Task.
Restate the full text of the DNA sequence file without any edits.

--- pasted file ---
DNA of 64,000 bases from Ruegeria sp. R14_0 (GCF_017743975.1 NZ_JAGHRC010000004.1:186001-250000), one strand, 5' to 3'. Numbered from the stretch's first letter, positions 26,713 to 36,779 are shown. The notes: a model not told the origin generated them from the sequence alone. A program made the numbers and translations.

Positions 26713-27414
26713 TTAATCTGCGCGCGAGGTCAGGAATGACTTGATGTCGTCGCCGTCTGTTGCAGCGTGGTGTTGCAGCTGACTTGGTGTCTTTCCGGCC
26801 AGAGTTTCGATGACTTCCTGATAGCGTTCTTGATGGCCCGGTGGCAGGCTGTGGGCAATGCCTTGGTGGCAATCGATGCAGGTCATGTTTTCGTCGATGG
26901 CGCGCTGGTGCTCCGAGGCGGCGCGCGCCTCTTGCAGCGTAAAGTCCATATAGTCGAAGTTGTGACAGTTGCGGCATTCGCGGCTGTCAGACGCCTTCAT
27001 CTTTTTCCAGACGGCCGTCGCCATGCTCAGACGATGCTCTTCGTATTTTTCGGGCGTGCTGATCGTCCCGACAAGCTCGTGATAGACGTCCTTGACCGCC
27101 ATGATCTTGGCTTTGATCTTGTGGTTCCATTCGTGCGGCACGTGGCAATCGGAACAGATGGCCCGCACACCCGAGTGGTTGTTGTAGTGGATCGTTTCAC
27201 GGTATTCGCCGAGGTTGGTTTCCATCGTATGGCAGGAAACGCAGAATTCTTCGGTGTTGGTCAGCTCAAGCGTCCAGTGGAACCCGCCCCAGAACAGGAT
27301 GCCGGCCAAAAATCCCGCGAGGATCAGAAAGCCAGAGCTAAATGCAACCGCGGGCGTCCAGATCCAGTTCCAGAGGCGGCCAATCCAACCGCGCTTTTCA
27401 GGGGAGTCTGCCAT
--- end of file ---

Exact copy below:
DNA of 64,000 bases from Ruegeria sp. R14_0 (GCF_017743975.1 NZ_JAGHRC010000004.1:186001-250000), one strand, 5' to 3'. Numbered from the stretch's first letter, positions 26,713 to 36,779 are shown. The notes: a model not told the origin generated them from the sequence alone. A program made the numbers and translations.

Positions 26713-27414
26713 TTAATCTGCGCGCGAGGTCAGGAATGACTTGATGTCGTCGCCGTCTGTTGCAGCGTGGTGTTGCAGCTGACTTGGTGTCTTTCCGGCC
26801 AGAGTTTCGATGACTTCCTGATAGCGTTCTTGATGGCCCGGTGGCAGGCTGTGGGCAATGCCTTGGTGGCAATCGATGCAGGTCATGTTTTCGTCGATGG
26901 CGCGCTGGTGCTCCGAGGCGGCGCGCGCCTCTTGCAGCGTAAAGTCCATATAGTCGAAGTTGTGACAGTTGCGGCATTCGCGGCTGTCAGACGCCTTCAT
27001 CTTTTTCCAGACGGCCGTCGCCATGCTCAGACGATGCTCTTCGTATTTTTCGGGCGTGCTGATCGTCCCGACAAGCTCGTGATAGACGTCCTTGACCGCC
27101 ATGATCTTGGCTTTGATCTTGTGGTTCCATTCGTGCGGCACGTGGCAATCGGAACAGATGGCCCGCACACCCGAGTGGTTGTTGTAGTGGATCGTTTCAC
27201 GGTATTCGCCGAGGTTGGTTTCCATCGTATGGCAGGAAACGCAGAATTCTTCGGTGTTGGTCAGCTCAAGCGTCCAGTGGAACCCGCCCCAGAACAGGAT
27301 GCCGGCCAAAAATCCCGCGAGGATCAGAAAGCCAGAGCTAAATGCAACCGCGGGCGTCCAGATCCAGTTCCAGAGGCGGCCAATCCAACCGCGCTTTTCA
27401 GGGGAGTCTGCCAT